Taylor and O'Brien also inform the second prong of the model established by section 2254(d)(1). They teach that federal habeas relief may lie in favor of a state prisoner when a state court correctly identifies the applicable federal rule but applies it in an unreasonable manner to the facts of a particular case. Taylor, 120 S.Ct. at 1520. “This reduces to a question of whether the state court's derivation of a case-specific rule from the Court's generally relevant jurisprudence appears objectively reasonable.” O'Brien, 145 F.3d at 25; accord Taylor, 120 S.Ct. at 1521-22 (holding that the assessment of unreasonableness demands an objective analysis). Because this objective standard is broader than the “reasonable jurist” standard, Taylor, 120 S.Ct. at 1521-22; O'Brien, 145 F.3d at 25 n. 7, the mere fact that some fair-minded judges might find a particular outcome unreasonable does not warrant relief. Nor does the existence of error, in and of itself: there is, for this purpose, an important distinction between unreasonable applications and incorrect applications. See Taylor, 120 S.Ct. at 1522 (“[A] federal habeas court may not issue the writ simply because that court concludes in its independent judgment that the relevant state-court decision applied clearly established federal law erroneously or incorrectly. Rather, that application must also be unreasonable.”); O'Brien, 145 F.3d at 25 (recognizing that the “unreasonable application” clause does not allow a federal court to grant habeas relief simply because it disagrees with the state court's decision or because it would have reached an opposite conclusion). In the last analysis, a state court decision is objectively unreasonable only if it falls “outside the universe of plausible, credible outcomes.” O'Brien, 145 F.3d at 25.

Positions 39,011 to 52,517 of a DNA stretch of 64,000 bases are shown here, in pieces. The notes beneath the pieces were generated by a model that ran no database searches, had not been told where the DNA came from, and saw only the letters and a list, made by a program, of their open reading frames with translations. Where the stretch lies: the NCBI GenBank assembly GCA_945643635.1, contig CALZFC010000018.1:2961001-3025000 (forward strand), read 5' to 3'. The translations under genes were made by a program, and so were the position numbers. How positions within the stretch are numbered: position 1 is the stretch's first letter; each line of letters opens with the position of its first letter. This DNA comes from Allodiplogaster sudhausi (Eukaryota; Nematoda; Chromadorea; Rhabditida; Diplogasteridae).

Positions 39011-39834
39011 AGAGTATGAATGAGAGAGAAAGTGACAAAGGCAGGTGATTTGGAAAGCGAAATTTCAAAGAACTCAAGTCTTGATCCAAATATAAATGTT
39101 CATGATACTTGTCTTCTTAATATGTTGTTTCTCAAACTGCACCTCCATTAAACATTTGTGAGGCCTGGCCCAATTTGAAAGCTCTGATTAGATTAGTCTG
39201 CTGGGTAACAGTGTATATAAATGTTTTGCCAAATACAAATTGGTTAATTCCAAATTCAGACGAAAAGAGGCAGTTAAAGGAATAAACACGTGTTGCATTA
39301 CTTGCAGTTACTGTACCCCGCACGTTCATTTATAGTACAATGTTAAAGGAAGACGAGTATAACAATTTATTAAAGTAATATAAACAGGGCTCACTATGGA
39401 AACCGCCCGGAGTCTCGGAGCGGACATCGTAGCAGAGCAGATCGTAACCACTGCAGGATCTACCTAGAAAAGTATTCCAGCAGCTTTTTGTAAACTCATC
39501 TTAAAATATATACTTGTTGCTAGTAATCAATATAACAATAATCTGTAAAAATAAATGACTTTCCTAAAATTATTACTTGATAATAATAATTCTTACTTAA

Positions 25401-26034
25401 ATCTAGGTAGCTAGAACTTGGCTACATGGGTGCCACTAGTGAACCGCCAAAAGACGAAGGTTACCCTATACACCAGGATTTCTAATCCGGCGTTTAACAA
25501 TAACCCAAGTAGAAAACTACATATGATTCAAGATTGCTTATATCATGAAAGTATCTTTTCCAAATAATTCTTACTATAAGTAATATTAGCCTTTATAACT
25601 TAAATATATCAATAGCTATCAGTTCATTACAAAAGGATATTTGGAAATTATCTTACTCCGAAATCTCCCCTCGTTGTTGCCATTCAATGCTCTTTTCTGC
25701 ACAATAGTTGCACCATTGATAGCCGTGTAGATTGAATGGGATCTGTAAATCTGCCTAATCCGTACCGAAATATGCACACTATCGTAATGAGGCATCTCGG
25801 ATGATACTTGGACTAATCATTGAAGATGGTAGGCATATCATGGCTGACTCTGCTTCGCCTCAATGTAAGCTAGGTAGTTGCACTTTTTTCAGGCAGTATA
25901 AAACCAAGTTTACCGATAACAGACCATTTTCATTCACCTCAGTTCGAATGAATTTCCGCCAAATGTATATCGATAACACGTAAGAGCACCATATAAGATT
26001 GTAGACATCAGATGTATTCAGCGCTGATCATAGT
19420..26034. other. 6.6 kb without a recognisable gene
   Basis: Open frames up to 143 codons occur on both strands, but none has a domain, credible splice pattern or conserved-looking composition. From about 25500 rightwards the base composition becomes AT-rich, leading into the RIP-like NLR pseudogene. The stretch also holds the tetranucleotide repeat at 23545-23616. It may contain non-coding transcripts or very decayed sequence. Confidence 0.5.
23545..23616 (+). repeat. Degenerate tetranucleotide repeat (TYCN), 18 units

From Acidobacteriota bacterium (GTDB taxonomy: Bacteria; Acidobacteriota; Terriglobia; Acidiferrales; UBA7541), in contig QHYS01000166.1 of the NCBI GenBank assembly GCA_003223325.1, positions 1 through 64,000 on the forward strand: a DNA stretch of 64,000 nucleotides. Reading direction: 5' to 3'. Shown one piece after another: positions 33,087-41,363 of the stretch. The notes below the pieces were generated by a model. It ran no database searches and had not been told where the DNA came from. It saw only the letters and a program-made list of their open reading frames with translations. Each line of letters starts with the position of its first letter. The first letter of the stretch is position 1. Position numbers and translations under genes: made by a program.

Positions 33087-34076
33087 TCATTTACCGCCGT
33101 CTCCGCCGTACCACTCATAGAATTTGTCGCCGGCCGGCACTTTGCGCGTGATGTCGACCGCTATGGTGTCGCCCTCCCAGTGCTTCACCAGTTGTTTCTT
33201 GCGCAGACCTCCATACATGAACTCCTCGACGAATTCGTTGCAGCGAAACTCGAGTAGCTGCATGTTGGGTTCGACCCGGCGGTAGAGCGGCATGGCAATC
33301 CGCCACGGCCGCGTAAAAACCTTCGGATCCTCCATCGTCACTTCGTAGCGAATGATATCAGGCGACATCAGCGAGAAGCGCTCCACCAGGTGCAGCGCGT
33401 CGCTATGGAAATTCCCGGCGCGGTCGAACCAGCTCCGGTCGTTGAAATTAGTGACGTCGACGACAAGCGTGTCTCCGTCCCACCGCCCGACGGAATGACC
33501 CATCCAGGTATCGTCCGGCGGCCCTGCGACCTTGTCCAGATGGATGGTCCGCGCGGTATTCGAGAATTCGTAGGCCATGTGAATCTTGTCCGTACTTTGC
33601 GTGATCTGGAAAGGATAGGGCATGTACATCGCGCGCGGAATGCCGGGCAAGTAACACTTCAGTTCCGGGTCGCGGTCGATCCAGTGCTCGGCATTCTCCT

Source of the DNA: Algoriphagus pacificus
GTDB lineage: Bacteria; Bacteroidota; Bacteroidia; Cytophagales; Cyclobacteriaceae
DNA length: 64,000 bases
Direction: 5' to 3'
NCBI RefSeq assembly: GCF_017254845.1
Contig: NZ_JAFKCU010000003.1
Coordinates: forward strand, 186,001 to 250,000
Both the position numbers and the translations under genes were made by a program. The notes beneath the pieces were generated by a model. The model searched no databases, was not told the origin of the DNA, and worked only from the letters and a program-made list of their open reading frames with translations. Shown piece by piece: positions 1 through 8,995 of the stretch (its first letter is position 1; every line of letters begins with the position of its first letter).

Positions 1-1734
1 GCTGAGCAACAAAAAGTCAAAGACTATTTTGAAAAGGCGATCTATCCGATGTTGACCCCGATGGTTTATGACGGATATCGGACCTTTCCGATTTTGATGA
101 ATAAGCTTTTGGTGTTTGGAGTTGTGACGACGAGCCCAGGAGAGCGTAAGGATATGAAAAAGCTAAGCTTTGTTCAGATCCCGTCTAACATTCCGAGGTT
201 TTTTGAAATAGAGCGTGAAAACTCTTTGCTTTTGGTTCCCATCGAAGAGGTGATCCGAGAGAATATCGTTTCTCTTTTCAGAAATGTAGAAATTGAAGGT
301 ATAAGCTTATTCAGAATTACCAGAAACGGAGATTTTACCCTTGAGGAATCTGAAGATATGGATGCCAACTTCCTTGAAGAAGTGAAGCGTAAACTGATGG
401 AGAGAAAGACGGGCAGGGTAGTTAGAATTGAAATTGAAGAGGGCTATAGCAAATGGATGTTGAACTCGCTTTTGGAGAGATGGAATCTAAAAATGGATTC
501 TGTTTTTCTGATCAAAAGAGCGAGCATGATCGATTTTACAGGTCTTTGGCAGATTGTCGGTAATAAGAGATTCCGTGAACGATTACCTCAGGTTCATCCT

III. APPLICATION OF THE HABEAS STANDARD
We turn now from the general to the specific. The Constitution requires that the prosecution, in a criminal case, prove the defendant's guilt beyond a reasonable doubt. In re Winship, 397 U.S. 358, 364, 90 S.Ct. 1068, 25 L.Ed.2d 368 (1970). Here, the petitioner claims that the state trial judge's repeated references to proof to a “moral certainty” left in the jurors' minds an indelible impression that the prosecution's burden of proof was something less than beyond a reasonable doubt. We examine this premise, subject to the stark limitations imposed by the AEDPA.
Before Congress enacted the AEDPA, a federal court's exercise of habeas corpus jurisdiction did not require that it pay any special heed to the underlying state court decision. E.g., Brown v. Allen, 344 U.S. 443, 458, 73 S.Ct. 397, 97 L.Ed. 469 (1953) (observing that the habeas court treats the state court decision as nothing more than “the conclusion of a court of last resort of another jurisdiction”). The AEDPA amendments alter the legal landscape, placing the state court's decision at center stage in a federal habeas proceeding. O'Brien, 145 F.3d at 20. “Only if that decision deviates from the paradigm described in section 2254(d) can a habeas court grant relief.” Id.
In this instance, the relevant state court decision is the state superior court's denial of post-conviction relief.1 Consequently, we focus not on the adequacy of the jury instructions per se, but, rather, on the reasonableness of the state court decision upholding those instructions.
We inquire, first, whether the relevant state court decision is contrary to existing federal law as enunciated by the Supreme Court. Taylor, 120 S.Ct. at 1519; O'Brien, 145 F.3d at 24. Here, we answer that inquiry in the negative.